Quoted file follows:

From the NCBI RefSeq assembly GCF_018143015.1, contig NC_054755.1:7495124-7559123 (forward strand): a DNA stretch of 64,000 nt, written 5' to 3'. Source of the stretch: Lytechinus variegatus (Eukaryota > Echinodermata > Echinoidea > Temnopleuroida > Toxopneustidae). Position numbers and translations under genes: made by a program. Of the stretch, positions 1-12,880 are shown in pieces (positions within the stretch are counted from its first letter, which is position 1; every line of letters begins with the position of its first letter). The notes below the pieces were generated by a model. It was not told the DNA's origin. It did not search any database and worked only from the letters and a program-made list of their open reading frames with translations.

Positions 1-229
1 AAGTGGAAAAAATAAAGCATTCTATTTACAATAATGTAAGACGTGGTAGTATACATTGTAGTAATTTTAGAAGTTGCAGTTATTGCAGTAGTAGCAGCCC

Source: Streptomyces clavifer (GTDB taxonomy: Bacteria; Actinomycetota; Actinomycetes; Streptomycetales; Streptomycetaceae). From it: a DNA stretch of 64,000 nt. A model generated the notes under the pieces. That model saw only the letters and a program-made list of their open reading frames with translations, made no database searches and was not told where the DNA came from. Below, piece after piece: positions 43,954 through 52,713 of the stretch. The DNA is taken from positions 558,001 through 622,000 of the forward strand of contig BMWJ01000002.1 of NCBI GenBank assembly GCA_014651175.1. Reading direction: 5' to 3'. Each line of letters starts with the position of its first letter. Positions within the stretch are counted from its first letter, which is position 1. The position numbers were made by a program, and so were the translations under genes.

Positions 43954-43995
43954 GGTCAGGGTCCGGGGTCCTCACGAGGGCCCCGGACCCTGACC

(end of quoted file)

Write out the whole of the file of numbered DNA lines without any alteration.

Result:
From the NCBI RefSeq assembly GCF_018143015.1, contig NC_054755.1:7495124-7559123 (forward strand): a DNA stretch of 64,000 nt, written 5' to 3'. Source of the stretch: Lytechinus variegatus (Eukaryota > Echinodermata > Echinoidea > Temnopleuroida > Toxopneustidae). Position numbers and translations under genes: made by a program. Of the stretch, positions 1-12,880 are shown in pieces (positions within the stretch are counted from its first letter, which is position 1; every line of letters begins with the position of its first letter). The notes below the pieces were generated by a model. It was not told the DNA's origin. It did not search any database and worked only from the letters and a program-made list of their open reading frames with translations.

Positions 1-229
1 AAGTGGAAAAAATAAAGCATTCTATTTACAATAATGTAAGACGTGGTAGTATACATTGTAGTAATTTTAGAAGTTGCAGTTATTGCAGTAGTAGCAGCCC

Source: Streptomyces clavifer (GTDB taxonomy: Bacteria; Actinomycetota; Actinomycetes; Streptomycetales; Streptomycetaceae). From it: a DNA stretch of 64,000 nt. A model generated the notes under the pieces. That model saw only the letters and a program-made list of their open reading frames with translations, made no database searches and was not told where the DNA came from. Below, piece after piece: positions 43,954 through 52,713 of the stretch. The DNA is taken from positions 558,001 through 622,000 of the forward strand of contig BMWJ01000002.1 of NCBI GenBank assembly GCA_014651175.1. Reading direction: 5' to 3'. Each line of letters starts with the position of its first letter. Positions within the stretch are counted from its first letter, which is position 1. The position numbers were made by a program, and so were the translations under genes.

Positions 43954-43995
43954 GGTCAGGGTCCGGGGTCCTCACGAGGGCCCCGGACCCTGACC